Category Archives: Business Development
This has been a bad year for us especially in the area of some of the purchases that we have made.
We are careful shoppers; we investigate before we spend our hard-earned money on almost everything. We use the principle of “buying the best you can with the resources you have at the time”. Yet, some of the bigger purchases we have made, we have needed to return because of manufacturing faults, part failures or damage, and these products returned were what would have been considered quality products. They have ranged from suits and shirts to cameras.
For the most part these goods have been replaced or repaired smoothly and quickly, with the exception of my camera that I am still waiting to be fixed under warranty 45 days later.
The main issues I have, is that these returned goods have all been items where there is an expectation of high quality and durability. It is a complete waste of my time to take a faulty/damaged product back to be fixed or replaced by a supplier. In the case of the camera there have been so many photo opportunities missed that can never happen again.
Great brands can be tarnished by poor quality products and poor after sales support.
Will I buy another product from a manufacturer who has supplied a faulty product?
Will I buy a product from a store that treats me, the customer, as the problem?
Now don’t get me wrong, the customer is NOT always right, but if the customer has used a product for a while and knows how something behaves normally, when something does go wrong the expert is the customer not the retailer or the manufacture, or at least they should be made to feel like that. To be told by the manufacturer the item is acting normally when you know it isn’t, demeans the customer, causing the trust in the entire brand and the retail outlet to be lost.
If the customer has a problem, you as a retailer/manufacturer have a problem, so listen to them carefully.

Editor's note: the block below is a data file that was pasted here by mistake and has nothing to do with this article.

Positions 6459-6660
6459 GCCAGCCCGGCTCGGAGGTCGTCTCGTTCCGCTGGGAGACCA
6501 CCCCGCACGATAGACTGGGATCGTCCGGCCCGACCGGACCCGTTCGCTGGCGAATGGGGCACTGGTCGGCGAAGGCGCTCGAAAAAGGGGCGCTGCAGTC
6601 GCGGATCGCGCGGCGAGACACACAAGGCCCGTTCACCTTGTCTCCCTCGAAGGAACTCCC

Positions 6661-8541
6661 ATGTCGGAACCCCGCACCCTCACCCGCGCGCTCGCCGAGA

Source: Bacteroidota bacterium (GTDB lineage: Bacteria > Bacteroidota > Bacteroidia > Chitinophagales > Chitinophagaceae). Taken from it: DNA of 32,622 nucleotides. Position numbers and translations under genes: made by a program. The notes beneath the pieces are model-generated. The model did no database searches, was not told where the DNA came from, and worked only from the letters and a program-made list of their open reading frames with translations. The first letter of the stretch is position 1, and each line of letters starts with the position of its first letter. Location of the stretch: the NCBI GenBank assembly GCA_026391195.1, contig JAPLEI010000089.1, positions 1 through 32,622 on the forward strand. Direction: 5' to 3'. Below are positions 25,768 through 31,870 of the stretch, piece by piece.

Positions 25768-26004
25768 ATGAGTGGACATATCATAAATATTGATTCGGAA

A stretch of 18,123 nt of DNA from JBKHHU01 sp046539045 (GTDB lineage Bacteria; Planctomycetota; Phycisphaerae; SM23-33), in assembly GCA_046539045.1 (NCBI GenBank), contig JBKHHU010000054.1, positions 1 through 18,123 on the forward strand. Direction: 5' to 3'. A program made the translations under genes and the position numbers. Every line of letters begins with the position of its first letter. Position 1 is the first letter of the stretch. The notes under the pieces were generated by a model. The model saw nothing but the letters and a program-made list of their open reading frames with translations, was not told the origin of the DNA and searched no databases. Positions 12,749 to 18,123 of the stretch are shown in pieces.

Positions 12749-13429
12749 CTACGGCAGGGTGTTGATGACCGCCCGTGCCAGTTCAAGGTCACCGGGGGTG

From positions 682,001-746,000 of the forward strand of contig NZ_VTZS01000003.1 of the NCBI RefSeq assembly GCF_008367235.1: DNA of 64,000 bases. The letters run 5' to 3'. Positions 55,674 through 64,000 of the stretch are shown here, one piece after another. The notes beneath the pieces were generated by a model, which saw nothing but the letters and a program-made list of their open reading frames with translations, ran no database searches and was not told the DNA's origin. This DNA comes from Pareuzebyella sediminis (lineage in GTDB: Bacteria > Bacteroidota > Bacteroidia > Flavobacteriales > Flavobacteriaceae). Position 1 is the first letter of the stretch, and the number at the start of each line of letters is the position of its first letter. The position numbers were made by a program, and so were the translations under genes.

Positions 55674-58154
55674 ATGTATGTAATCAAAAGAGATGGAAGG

I understand that it is difficult to make sure that every product is perfect in every way, but if something does go wrong it should be rectified quickly. If retail/manufacturer staff attitude towards the customer is poor, blaming or just downright rude, it may be time to consider retraining the staff or closing the doors on your business as word of mouth reviews travel quickly, this is especially so in the age of social media.
Customer service is not just about “selling” it is about an ongoing relationship with your customer. Great after-sale service can make a bad experience a positive one for both the customer and the manufacturer. The solution all comes down to the attitude of the staff dealing with the customer directly and the manufacturer providing technical support.
There is no substitute or shortcuts to the following…
- Great products that people want (not what you want to sell them)
- Great quality control and quality assurance
- Qualified customer support team (knowledgeable, understanding and approachable)
- Great after-sales service and support
Get these simple steps right and you are well on your way to having happy customers.
The best action to take is to get quality right first time, check and check again before an item goes out the front door and if something does go wrong fix or replace it quickly.
Article also published on idealog
The role of a leader is to take people to a new destination whether that is literal or figurative. Planning is critical as to the success of the journey and can solve many problems before setting out.
Here are ten things that you need to know.
1. Know where you are now.
“A journey of a thousand miles begins with a single step.”
This is a commonly used saying but it can be translated “The journey of a thousand miles begins beneath one’s feet.”
I prefer the alternative version as it emphasizes that we need to have an understanding about our current situation and circumstances. Taking stock of where you are and being self-aware and community-aware is a vital component to understand before launching on a new project or adventure.
2. Know where you are going.
“If you don’t know where you are going, any road will get you there.”
You need a map, or at least some navigation tools (and know how to use them). To have a goal to achieve or to have a destination to get to is important as you ca use it to measure progress.
3. Know why you are going.
The “why” is the thing that will keep people motivated when they lose sight of the goal. It creates purpose and buy-in. Sometimes the reason for a mountain to be climbed is just because it is there, but to achieve victory on a great journey you need to know why you are traveling. Columbus did not travel into a big blue ocean for no reason, his purpose was to find new trade routes to Asia, discovering the Americas along the way was a by-product.